A View from the Bridge, Belgrade Theatre, April 8-11
Testosterone fuelled, torn by desires he cannot acknowledge, Eddie Carbone (Jonathan Guy Lewis) is no great shakes as a man.
But in this, one of Arthur Miller’s greatest tragedies, we witness a good man brought low by incestuous feelings for his pretty niece Catherine (Daisy Boulton) and by his own jealousy and pride.
We know from the start it won’t end well, yet we watch, hooked on every word and gesture from this fine and dreadful man.
It is one hell of a part, and here it gets one hell of an actor.
He roars, he weeps, he throws himself again and again against the implacable wall of social opprobrium that insists that, whatever happens, a man does not betray his own kind.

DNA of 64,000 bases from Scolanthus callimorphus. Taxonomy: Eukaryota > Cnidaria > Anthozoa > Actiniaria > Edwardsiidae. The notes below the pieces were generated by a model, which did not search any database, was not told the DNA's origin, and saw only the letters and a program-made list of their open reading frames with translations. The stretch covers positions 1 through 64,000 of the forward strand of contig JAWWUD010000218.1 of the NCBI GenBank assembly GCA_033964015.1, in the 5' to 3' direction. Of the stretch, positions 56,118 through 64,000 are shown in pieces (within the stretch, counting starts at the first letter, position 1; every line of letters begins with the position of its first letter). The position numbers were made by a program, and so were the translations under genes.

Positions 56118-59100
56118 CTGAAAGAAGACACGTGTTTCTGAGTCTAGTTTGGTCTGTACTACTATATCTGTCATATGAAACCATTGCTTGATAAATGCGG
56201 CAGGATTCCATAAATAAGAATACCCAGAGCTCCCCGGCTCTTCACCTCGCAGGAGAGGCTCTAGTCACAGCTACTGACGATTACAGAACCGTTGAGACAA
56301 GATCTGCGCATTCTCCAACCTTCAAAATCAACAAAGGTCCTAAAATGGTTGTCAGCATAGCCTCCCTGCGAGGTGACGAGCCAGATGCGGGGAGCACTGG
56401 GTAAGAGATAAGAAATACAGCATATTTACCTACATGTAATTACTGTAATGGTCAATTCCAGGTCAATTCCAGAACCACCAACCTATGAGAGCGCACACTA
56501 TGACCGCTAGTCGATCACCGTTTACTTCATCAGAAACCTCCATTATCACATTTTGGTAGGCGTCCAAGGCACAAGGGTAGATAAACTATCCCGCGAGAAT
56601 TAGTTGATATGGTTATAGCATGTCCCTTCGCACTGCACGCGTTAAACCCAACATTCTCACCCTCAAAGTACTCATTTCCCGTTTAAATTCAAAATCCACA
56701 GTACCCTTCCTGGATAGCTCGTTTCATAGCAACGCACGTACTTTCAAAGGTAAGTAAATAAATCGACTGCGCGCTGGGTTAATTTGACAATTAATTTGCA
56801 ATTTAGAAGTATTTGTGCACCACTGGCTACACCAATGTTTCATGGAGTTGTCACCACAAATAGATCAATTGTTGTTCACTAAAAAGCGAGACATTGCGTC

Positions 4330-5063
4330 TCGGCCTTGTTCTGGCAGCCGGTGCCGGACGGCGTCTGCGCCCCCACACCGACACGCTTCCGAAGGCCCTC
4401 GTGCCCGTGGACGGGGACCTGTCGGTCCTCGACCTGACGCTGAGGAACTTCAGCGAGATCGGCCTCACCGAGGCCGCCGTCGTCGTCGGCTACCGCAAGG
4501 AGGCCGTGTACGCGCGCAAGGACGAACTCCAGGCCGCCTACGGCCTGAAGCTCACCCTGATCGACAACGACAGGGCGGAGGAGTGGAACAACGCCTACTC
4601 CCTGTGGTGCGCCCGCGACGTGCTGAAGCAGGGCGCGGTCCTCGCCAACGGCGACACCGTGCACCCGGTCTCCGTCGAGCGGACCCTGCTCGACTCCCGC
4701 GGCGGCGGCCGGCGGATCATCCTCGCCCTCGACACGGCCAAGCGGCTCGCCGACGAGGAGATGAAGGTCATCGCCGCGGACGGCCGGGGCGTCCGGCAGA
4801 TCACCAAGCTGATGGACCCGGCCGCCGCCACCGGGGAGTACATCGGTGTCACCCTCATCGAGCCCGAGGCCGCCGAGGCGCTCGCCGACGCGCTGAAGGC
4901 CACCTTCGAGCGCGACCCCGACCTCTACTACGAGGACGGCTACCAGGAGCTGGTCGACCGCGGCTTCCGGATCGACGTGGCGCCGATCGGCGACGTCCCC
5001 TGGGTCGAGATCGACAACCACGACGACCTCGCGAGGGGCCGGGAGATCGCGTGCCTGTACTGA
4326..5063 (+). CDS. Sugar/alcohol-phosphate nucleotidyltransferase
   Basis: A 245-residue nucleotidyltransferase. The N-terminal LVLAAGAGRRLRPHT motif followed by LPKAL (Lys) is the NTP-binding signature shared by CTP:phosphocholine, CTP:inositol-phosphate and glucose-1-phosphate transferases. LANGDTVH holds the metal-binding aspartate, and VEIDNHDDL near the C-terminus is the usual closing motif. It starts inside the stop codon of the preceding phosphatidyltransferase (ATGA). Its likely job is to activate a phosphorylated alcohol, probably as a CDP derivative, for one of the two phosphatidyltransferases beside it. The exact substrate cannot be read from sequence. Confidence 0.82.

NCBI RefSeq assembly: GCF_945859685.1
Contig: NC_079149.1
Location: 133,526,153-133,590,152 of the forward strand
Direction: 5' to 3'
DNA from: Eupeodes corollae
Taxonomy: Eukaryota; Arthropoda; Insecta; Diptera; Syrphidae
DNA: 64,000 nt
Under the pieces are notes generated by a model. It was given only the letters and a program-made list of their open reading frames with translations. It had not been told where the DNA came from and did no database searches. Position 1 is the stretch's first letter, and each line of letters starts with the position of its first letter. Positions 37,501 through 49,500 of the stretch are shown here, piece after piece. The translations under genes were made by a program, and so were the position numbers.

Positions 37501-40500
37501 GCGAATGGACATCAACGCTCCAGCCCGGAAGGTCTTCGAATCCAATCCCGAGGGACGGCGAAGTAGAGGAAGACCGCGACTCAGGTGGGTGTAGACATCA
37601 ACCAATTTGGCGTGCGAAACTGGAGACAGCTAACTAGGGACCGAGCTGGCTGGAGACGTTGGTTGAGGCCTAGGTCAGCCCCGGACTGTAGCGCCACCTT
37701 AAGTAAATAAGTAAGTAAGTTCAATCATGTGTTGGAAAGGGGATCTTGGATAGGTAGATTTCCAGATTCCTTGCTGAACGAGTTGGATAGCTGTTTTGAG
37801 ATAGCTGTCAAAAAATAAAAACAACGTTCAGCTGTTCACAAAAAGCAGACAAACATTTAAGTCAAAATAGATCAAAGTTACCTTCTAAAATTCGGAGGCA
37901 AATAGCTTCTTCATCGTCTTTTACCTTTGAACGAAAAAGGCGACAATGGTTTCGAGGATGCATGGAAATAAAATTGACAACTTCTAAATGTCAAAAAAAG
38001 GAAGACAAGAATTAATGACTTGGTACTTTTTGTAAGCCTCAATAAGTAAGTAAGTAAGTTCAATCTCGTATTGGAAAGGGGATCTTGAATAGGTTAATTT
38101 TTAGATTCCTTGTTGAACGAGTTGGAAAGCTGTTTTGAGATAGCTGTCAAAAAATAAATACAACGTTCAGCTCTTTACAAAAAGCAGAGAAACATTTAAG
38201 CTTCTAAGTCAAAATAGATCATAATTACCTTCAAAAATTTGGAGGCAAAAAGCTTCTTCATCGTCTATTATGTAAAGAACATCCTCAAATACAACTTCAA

Yet he is a traitor, and we feel for him.
This is America in the 1950s where Italian immigrants struggle to make a few dollars a day. Into Eddie’s household come two cousins, Marco (Philip Cairns) and Rodolpho (James Rastall), smuggled in from the old world hoping for a better life.
Most of the dockside community came in this way. But when Catherine falls for Rodolpho, whose feminine character and lively charm outrages Eddie’s conservative morals, there can only be trouble.
The play is as much about a clash of civilisations as a clash of desires.
As ever Arthur Miller puts his finger on its pulse, which is why he is one of the greatest playwrights of all time. This is a production worthy of his name.
By Nick le Mesurier